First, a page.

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WEST WEEK FARMHOUSE

List Entry Summary

This building is listed under the Planning (Listed Buildings and Conservation Areas) Act 1990 as amended for its special architectural or historic interest.

Name: WEST WEEK FARMHOUSE

List entry Number: 1106061

Location

WEST WEEK FARMHOUSE

The building may lie within the boundary of more than one authority.

County: Devon

District: West Devon

District Type: District Authority

Parish: South Tawton

National Park: DARTMOOR

Grade: II*

Date first listed: 20-Feb-1952

Date of most recent amendment: 20-Feb-1967

Legacy System Information

The contents of this record have been generated from a legacy data system.

Legacy System: LBS

UID: 94967

Asset Groupings

This list entry does not comprise part of an Asset Grouping. Asset Groupings are not part of the official record but are added later for information.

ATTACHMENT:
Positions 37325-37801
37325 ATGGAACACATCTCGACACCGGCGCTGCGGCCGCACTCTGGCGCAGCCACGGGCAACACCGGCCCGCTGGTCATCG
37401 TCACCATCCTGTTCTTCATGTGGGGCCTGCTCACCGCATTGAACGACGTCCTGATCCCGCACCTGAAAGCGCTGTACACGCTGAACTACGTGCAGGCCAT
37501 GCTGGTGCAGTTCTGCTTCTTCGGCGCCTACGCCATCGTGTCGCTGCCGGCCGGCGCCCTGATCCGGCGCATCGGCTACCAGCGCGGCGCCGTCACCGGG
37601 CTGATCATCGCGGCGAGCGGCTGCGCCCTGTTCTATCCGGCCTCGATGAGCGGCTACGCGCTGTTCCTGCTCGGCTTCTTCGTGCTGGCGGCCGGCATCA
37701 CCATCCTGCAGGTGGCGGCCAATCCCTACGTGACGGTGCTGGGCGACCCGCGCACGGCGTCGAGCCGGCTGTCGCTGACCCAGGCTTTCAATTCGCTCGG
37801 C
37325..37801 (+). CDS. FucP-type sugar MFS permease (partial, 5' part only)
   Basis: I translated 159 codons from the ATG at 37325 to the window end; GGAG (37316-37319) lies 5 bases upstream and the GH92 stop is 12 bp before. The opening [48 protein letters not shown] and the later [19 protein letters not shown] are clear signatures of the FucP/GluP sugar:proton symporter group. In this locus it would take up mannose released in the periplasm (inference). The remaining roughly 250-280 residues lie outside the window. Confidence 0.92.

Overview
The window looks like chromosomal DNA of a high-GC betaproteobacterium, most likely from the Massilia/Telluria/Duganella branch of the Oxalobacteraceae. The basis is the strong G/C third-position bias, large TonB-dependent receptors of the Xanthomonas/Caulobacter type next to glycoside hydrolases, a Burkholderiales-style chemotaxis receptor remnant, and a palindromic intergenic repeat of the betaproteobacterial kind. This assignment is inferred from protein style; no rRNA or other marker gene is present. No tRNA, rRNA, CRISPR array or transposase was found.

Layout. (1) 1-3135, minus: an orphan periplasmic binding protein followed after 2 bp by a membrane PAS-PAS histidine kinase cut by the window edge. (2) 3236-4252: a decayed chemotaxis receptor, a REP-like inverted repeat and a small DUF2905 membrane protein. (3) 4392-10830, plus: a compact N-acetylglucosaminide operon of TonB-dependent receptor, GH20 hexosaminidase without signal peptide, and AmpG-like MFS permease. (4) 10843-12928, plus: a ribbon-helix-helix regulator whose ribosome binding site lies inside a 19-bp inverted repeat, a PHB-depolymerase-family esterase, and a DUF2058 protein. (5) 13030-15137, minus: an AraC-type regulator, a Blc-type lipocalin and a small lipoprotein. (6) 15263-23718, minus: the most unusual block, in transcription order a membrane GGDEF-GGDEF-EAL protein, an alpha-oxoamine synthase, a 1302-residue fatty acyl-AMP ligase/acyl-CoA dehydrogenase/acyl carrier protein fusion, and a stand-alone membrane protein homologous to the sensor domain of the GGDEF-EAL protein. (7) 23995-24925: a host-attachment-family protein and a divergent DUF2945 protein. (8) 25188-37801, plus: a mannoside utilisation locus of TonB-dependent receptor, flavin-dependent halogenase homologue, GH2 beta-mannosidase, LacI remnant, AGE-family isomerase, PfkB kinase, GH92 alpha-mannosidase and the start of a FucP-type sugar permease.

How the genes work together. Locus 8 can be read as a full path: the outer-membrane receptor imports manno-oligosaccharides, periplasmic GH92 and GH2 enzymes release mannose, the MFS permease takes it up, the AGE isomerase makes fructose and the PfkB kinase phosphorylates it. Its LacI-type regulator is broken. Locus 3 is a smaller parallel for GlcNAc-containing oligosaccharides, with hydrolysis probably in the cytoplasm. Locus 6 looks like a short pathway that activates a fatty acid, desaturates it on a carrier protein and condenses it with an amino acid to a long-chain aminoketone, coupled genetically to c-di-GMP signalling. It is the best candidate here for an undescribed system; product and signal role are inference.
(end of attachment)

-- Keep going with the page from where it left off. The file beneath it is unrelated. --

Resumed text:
List entry Description

Summary of Building

Legacy Record - This information may be included in the List Entry Details.

Reasons for Designation

Legacy Record - This information may be included in the List Entry Details.

History

Legacy Record - This information may be included in the List Entry Details.

Details

SX 69 SE SOUTH TAWTON

4/173 West Week Farmhouse 20.2.52 20.2.67 GV II*